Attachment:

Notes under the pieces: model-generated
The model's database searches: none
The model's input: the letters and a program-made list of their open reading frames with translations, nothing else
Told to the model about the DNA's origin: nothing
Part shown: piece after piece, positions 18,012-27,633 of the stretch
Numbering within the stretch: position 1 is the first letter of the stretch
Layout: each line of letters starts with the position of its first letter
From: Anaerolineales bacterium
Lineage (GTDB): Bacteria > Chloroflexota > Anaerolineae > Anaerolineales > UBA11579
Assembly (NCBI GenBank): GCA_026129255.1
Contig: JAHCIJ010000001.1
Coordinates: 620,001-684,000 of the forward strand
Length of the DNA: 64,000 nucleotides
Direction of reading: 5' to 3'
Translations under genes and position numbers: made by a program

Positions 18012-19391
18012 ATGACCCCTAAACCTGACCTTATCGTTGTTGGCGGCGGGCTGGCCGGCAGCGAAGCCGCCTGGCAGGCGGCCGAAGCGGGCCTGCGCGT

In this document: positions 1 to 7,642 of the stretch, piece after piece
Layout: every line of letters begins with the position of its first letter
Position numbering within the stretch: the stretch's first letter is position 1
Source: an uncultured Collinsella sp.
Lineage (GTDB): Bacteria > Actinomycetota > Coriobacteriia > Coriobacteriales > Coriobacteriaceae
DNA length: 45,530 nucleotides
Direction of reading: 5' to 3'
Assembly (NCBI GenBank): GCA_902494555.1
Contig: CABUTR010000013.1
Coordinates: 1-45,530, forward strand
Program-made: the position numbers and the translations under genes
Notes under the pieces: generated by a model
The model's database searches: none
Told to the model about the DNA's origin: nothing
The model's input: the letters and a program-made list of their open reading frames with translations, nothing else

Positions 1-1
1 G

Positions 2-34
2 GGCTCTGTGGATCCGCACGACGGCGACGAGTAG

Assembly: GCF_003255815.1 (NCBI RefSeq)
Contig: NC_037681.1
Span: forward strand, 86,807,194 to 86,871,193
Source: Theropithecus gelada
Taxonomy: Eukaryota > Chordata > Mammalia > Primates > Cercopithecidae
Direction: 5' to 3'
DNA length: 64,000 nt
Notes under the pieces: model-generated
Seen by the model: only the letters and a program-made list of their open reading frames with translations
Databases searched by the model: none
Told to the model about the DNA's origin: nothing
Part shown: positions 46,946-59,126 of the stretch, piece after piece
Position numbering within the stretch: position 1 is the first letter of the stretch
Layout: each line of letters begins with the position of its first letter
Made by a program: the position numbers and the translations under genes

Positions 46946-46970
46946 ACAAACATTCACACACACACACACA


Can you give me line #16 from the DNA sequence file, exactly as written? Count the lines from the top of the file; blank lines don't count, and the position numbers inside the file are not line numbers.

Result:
Positions 18012-19391